August 17, 2022

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Omicron COVID-19 variant present in wastewater of California, Oregon, Texas towns

London — At least one person has died from the new Omicron variant of the coronavirus...

London — At least one person has died from the new Omicron variant of the coronavirus in the U.K., Prime Minister Boris Johnson said on Monday. The death was confirmed as Johnson warned of a looming “tidal wave” of Omicron infections, with cases doubling every two to three days across Britain. 
As the Delta variant continues to drive up coronavirus infections in the United States, Britain has now shifted its focus to Omicron, which officials warn is spreading at a “phenomenal rate.” 
The U.K. re-imposed some restrictions on Monday in a bid to slow Omicron’s spread and give scientists time to find out just how much more transmissible it is, how successful it will be at evading current vaccines, and whether it is any more severe than previous variants. Britons are now being asked to work from home and wear masks in many public settings. The government is still considering a possible requirement for anyone entering large venues, like concert halls or nightclubs, to prove their vaccination or COVID test status.

The World Health Organization noted on Sunday that while data was still limited, there have been early indications that fully vaccinated people likely do not not have sufficient antibodies to fight off symptomatic infection with the Omicron variant, which warned could lead to increased transmission, with “severe consequences.”

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There has been data, however, reported by vaccine makers Pfizer and BioNTech last week, suggesting that a third or booster shot of their vaccine would offer a similar level of protection against Omicron as the two-dose regimen had against the original variant. Early analysis of data from the U.K. showed that a third booster dose prevented around 75% of symptomatic infections, scientists said last week.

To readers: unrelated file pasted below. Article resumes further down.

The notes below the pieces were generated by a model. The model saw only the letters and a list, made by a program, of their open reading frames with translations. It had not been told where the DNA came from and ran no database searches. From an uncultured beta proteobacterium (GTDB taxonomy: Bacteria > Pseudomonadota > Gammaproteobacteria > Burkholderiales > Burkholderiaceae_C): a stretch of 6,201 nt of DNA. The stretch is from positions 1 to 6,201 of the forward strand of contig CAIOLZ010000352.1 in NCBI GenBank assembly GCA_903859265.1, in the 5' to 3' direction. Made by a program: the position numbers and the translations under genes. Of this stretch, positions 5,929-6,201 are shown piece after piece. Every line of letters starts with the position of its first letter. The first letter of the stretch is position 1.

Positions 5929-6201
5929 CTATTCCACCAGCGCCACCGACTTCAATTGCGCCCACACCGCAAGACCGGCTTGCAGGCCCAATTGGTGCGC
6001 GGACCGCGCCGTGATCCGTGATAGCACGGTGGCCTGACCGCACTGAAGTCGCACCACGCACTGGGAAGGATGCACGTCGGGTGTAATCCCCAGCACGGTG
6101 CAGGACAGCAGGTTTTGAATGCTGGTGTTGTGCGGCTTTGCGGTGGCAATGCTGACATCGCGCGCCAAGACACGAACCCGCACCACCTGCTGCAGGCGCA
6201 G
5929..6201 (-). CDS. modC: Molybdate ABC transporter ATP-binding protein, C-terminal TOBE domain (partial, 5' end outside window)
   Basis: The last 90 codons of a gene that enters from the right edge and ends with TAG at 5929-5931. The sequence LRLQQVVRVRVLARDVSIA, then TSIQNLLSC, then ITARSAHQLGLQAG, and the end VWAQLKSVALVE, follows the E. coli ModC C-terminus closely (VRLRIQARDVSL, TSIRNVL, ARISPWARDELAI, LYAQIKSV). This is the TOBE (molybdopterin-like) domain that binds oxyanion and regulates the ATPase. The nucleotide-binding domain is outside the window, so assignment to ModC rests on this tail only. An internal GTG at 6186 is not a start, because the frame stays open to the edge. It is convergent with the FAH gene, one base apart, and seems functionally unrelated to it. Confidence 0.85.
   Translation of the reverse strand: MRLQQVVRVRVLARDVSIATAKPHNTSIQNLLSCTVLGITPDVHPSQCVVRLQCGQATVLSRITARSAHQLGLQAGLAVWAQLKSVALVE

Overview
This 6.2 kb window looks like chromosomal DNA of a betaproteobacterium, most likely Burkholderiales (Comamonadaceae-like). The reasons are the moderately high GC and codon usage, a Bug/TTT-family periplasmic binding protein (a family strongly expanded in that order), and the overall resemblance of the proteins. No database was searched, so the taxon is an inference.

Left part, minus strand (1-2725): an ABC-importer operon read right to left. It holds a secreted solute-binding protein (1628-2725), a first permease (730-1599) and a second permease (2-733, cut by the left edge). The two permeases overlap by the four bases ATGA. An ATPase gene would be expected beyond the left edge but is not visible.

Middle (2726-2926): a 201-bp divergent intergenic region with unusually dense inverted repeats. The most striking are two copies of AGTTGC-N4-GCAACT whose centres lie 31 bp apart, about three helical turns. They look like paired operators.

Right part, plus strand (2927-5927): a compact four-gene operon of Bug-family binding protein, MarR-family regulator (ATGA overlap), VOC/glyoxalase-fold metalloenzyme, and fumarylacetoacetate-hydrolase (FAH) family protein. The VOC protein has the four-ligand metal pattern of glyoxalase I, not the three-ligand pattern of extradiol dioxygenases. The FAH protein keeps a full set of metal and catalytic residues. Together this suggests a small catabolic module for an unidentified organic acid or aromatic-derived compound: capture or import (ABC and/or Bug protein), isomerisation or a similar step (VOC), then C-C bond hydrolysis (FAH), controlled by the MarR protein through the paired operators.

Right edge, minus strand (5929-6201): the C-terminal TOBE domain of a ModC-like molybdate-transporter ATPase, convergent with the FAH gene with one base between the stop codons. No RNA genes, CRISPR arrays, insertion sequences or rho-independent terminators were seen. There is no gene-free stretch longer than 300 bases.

On Sunday night, in a televised address to the nation, Johnson announced the acceleration of the country’s vaccine booster program, opening it up to anyone over the age of 18 and imploring people to get their third shots. He ordered Britain’s National Health Service to ramp up to a million booster shots a day. That may not sound like much in a country as big as the United States, but as CBS News correspondent Charlie D’Agata reported on Monday, it’s a tall order in the U.K., where the highest one-day total ever reached, in March, was just under 850,000.
“No one should be in any doubt that there is a tidal wave of Omicron coming,” Johnson said. “I’m afraid it is now clear that two doses of vaccine are simply not enough to give the level of protection we all need.”
People line up for COVID-19 vaccinations at a National Health Service walk-in vaccine center at Romford, U.K., December 13, 2021.

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Chris Ratcliffe/Bloomberg via Getty

On Monday, Johnson said Omicron would become the dominant variant of new infections in London within 24 hours.
“I think the idea that this is somehow a milder version of the virus, that’s something we need to set on one side and just recognize the sheer pace at which it accelerates through the population. So the best thing we can do is all get our boosters,” he said.
Early on Monday, the health service’s website crashed as more than 100,000 people tried to book booster shots at once, and long lines were reported at walk-in vaccination centers around the country.
U.K. Health Secretary Sajid Javid echoed the call for people to get their boosters, adding that the new restrictions, even though they come ahead of clear data about the severity and transmissibility of Omicron, could help prevent hospitals from being overwhelmed.
“This does buy us time,” he said.


Haley Ott

Haley Ott is a digital reporter/producer for CBS News based in London.


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